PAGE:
A picture is worth a thousand words and its worth in regard to police legitimacy is priceless.
The history of the “selfie” is extremely short as with the history of most concepts in social media. This I imagine is the reason its importance isn’t yet widely valued in law enforcement (which has a history of being behind the times and slow to change).
According to Huffington Post (link) the selfie originated and evolved from the “MySpace Pic” which was propagated by the influx in popularity of the, then, newly released Facebook.com in 2009. Social media exploded at this point and now in 2016 we find services like Instagram, Snap Chat, and a whole slew of online platforms that encourage the use of the front facing camera which has become standard on mobile devices since the release of the iPhone 4.
The concept is simple, all you have to do is take a picture of yourself (or let others take a picture of you for that matter, for the purpose of this article I broadly use the term “selfie” to reference any sort of photo that is taken of you for the purpose of use on social media). So why aren’t police officers posing for more pictures? I have three theories.
They are afraid they’ll be made fun of. Yes, you read correctly. I firmly believe that many officers refuse to put themselves out-there because they are fearful that they’ll be made fun of. I assure you, if someone is going to make fun of you they absolutely don’t need you to pose for a picture. I was once called the most photographed cop in the nation at a speaking engagement on community relations and to this day I have yet to find a photoshopped image of me (please, don’t take that as an invitation). A way to combat this fear is by being the first to make fun of yourself (when appropriate). When I began using Twitter on the department’s behalf there was a competing parody account which at the time was extremely popular and let’s be honest at times it was hilarious. We had community members and news organizations following the wrong account and I decided that something needed to be done, more on this in a later article. Ultimately, through our tone on social media and through showing the public that we don’t take ourselves too seriously that parody account has since gone dormant.
They fail to see its importance. At times I feel that some of my co-workers think what I do is a joke. They see what I want them to see (after all, no one wants to read tweets or see pictures of me doing my quarterly community engagement reports) and their perception is that my job isn’t more than having a good time at community events and tweeting about donuts and cattle out on the highway. This is where I jokingly mention that some of my PIO friends have more serious things to discuss sometimes. Most of these comments are made out of ignorance that social media and the selfie are both important to law enforcement. They are a small way in which a department can make a big impression. Several months ago, while I was out of the office, a group of college students came to the department as part of a social media scavenger hunt with the goal of getting a photo with a police officer. I was shocked at how long it ended up taking to find someone in uniform to walk out to our lobby and help them. All I ask is that when refusing to take a photo with someone you place yourself in their shoes and consider the feeling of rejection you may be causing (you are creating a negative experience with one of your community members). Also, please don’t have a debate about which officer will be in the photo right in front of the person requesting (this is the “last picked in dodgeball” feeling and it doesn’t reflect well on you or your agency). I’ve taken tons of selfies that honestly at the time I wasn’t really into, but it’s about the overall department image when you are in uniform or in a position that represents your agency and it’s not hard to suck it up and smile. A simple picture spread through social media can have a huge positive impact on your department and it can help strengthen the relationship your department has with your community.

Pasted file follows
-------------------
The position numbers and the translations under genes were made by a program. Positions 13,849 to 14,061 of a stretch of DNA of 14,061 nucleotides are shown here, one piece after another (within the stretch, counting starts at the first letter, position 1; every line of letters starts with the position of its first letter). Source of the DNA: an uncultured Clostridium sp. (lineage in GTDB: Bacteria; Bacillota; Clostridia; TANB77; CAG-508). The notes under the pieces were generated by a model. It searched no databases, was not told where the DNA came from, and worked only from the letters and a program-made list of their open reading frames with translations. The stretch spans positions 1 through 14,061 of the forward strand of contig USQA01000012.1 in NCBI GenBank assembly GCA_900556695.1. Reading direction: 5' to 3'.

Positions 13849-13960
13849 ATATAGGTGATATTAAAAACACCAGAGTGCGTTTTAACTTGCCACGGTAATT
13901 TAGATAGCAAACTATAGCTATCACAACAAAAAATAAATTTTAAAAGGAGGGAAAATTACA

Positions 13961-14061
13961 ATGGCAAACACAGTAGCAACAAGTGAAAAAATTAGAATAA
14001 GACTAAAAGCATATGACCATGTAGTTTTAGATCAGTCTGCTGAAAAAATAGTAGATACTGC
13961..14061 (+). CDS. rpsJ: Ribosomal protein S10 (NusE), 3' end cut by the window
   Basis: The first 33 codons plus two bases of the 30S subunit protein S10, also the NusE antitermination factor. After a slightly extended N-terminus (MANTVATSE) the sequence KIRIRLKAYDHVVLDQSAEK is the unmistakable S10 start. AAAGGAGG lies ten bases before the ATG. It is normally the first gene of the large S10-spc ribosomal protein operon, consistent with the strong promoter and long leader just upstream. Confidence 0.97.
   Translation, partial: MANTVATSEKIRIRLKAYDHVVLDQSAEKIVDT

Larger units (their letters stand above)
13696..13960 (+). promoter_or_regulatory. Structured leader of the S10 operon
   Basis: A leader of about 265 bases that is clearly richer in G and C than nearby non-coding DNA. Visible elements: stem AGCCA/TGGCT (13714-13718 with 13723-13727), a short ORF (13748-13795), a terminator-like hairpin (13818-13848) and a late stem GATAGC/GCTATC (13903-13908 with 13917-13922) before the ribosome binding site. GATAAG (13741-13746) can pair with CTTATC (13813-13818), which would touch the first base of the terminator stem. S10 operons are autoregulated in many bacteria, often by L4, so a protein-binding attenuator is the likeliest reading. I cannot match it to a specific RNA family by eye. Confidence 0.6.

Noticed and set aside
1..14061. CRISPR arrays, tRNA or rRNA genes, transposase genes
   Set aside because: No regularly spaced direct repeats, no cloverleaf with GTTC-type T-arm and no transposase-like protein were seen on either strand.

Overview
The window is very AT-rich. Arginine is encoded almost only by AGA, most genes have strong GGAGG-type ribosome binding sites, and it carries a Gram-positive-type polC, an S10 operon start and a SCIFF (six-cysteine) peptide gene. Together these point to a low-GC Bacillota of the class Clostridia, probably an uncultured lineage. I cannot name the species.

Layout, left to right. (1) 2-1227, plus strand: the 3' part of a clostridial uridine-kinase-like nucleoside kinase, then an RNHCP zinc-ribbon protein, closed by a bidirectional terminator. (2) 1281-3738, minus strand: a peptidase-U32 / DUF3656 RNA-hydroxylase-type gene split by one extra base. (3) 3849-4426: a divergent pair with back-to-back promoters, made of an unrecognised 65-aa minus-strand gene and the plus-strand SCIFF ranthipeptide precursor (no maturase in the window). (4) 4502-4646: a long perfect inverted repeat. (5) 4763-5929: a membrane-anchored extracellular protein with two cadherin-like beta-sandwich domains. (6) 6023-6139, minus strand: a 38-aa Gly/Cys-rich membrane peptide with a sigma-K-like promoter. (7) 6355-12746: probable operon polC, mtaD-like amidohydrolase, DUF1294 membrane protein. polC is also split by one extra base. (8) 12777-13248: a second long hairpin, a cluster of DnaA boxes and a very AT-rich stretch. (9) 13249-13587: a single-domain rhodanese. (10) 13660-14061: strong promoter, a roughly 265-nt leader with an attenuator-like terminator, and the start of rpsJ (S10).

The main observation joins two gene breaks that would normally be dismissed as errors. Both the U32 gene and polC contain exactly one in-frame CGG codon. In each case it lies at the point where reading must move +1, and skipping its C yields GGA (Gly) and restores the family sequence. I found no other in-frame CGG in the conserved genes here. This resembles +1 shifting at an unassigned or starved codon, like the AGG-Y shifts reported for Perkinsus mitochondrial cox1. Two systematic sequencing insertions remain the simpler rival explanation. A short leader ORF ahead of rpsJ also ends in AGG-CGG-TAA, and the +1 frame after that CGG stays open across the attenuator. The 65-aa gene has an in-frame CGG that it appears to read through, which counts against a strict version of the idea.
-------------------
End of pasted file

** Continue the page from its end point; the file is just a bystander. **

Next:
They think that public relations is someone else’s job. This couldn’t be further from the truth. An agency that really has a great relationship with their community didn’t get there by the work of one person, though one person can be the driving force and help push the department toward the end-goal. If the entire department doesn’t jump on board the agency’s message can’t be consistent and consistency is a great way to bolster community support and most importantly, trust. I was once researching ways in which we could create a better customer experience in our speaking engagement program and taken aback by comments a sergeant made to me when I asked why we were cancelling events and not telling anyone. “If we cancel a speaking engagement it’s not my job to inform them, public relations is your job,” in so many words was possibly the most eye opening comment I’ve heard in my time as a PIO. Community relations is an agency endeavor and if there isn’t complete buy-in from the top down you have just become that agency that says one thing and does another. Public relations is everyone’s job, because the PIO can’t be expected to handle every interaction an agency has.